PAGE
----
Question of the Week

Questions of the Week

Co-founder of the Switzer Report
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Question 1: Apparently, the Federal Court has cleared the way for a merger between TPG and Vodafone Hutchinson. Will this be good for Telstra?

Answer: The merger won’t have any immediate impact on Telstra’s earnings, but in the medium term, should be a positive because it will have one fewer competitor. Effectively, an oligopoly of three  – Telstra, Optus and Vodafone/TPG. This is why the ACCC opposed the merger. There is a counter-argument that the merger might hasten the rollout of 5G technology by Vodafone/TPG, weakening Telstra’s leadership position. On balance, however, I think it has to be good for Telstra.

Question 2: In this week’s ‘Hot Stocks’, Michael McCarthy talked about put options against the ASX200. Are you able to explain this a bit further, what the benefits of this type of strategy are and how would one go about purchasing one of these?

Answer: Index put options give you the right, but not the obligation, to effectively “sell” the market at the designated strike price. Buying a put option is essentially a defensive or bearish strategy – if the market falls below the strike price, you win. If it doesn’t, you will lose the premium you invest.

Michael talked about buying 6650 June put options for a price of 115 points. Effectively, you can insure against any fall in the market below 6650 (the level of the S&P ASX 200) for 115 points (the premium).

So, if you buy the option and the market falls to 6000, you will make 650 points, less the premium of 115 points. If the market stays above 6650 and you never exercise the option, you lose your premium of 115 points.

Each option has a multiplier of $10 – so 1 index point is worth $10, 115 index points (in this case the premium) is worth $1,150. If the market falls to 6000, your option would be worth (on exercise) $6,650. To insure a portfolio of $1,000,000 value, you would need to buy $1,000,000/6650/10 – approx. 15 option contracts.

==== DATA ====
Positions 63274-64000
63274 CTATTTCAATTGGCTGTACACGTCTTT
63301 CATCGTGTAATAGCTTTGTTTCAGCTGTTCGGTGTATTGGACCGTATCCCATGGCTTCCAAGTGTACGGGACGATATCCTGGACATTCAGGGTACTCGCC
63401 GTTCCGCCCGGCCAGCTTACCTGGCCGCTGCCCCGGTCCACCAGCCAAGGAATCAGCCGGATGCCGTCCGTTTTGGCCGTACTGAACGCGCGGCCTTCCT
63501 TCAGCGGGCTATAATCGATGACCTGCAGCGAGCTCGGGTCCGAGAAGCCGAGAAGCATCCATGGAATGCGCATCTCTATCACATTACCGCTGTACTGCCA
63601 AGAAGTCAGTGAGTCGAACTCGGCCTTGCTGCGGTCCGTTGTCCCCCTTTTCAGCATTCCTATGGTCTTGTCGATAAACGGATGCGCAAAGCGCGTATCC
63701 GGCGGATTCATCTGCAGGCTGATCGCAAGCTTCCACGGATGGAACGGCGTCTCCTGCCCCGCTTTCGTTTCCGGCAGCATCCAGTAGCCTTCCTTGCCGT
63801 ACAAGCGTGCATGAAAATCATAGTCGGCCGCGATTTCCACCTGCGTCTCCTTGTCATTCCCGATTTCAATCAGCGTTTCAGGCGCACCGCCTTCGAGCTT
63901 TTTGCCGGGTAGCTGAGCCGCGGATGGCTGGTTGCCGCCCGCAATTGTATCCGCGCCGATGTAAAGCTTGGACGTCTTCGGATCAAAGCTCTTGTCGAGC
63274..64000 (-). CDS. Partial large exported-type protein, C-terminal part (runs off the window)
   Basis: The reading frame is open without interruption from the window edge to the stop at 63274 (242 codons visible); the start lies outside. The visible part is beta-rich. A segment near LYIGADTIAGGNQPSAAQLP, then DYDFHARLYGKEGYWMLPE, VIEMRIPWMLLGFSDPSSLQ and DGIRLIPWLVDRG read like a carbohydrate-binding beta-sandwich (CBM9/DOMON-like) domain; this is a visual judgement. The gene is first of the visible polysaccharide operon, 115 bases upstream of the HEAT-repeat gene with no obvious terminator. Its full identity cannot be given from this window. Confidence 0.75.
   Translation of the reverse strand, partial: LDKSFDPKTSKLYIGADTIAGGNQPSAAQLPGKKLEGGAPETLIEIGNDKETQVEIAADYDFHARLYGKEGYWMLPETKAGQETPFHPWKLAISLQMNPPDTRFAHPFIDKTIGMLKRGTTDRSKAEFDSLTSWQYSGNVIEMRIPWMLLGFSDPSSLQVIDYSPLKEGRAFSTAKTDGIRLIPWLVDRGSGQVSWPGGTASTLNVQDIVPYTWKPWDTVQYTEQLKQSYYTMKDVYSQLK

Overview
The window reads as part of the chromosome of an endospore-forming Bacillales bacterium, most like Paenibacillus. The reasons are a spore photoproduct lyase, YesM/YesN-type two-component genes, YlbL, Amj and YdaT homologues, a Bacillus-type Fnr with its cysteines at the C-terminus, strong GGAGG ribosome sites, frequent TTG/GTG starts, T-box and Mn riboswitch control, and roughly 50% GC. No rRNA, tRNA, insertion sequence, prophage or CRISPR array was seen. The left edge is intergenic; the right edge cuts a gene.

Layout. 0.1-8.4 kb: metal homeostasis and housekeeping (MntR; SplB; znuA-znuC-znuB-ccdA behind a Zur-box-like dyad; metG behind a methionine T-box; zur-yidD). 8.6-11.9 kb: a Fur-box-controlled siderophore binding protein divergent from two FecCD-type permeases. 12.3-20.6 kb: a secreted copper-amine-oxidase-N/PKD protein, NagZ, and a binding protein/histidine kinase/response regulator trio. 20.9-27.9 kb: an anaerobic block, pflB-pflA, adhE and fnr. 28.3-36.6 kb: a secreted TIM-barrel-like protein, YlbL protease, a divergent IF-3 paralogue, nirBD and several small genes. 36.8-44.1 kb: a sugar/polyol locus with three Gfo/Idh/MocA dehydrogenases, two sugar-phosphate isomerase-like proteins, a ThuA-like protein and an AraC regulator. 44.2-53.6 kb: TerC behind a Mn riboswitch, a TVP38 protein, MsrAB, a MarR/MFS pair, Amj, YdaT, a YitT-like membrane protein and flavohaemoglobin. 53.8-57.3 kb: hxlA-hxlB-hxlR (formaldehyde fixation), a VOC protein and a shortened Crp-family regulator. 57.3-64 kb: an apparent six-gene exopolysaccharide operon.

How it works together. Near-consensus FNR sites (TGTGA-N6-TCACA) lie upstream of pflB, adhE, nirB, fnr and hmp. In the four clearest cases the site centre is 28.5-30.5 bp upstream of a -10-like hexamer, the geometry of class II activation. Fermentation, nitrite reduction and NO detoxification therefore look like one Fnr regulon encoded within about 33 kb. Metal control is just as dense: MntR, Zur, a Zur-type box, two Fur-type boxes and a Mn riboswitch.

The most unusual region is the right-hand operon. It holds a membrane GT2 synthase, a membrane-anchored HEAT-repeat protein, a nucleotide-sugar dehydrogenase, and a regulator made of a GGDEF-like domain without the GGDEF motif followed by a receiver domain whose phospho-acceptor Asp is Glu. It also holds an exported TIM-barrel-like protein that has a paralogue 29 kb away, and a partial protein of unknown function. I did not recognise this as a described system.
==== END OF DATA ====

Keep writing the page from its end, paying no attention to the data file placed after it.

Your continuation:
Important things to remember about index options are:

  1. The protection is time limited. The option has an expiry date (in this case, the 3rd Thursday in June), and if never exercised, it will expire worthless;
  2. These options are cash settled. They are not over the stocks that make up your portfolio – rather, the market index;
  3. They are European – which means that they can only be exercised on the expiry date;
  4. The price (premium) will change as the market moves, as the option gets closer to expiry (less time value), and according to volatility swings in the market.

You can invest in index options with most of the major brokers, and some online brokers such as CommSec. You will need to open a separate options trading account.

Question 3: CommBank (CBA) rose strongly on the day it released its profit report. It is back in the high eighties. Is CBA a sell now?

Answer: I wrote about CBA in Monday’s Switzer Report and today’s Switzer Daily. Here is my conclusion:

“I am not down on CommBank – it is head and shoulder above its major banks competitors in terms of core franchise strength, technology and leadership – but the premium difference is material and in an industry that is dominated by four major players essentially employing the same strategies, mean reversion shouldn’t be discounted. CommBank is not a sell per se, but I do think that for the medium term, CommBank is a sell to buy Westpac or one of the other majors.”

You can see the full article here.

Important: This content has been prepared without taking account of the objectives, financial situation or needs of any particular individual. It does not constitute formal advice. Consider the appropriateness of the information in regard to your circumstances.

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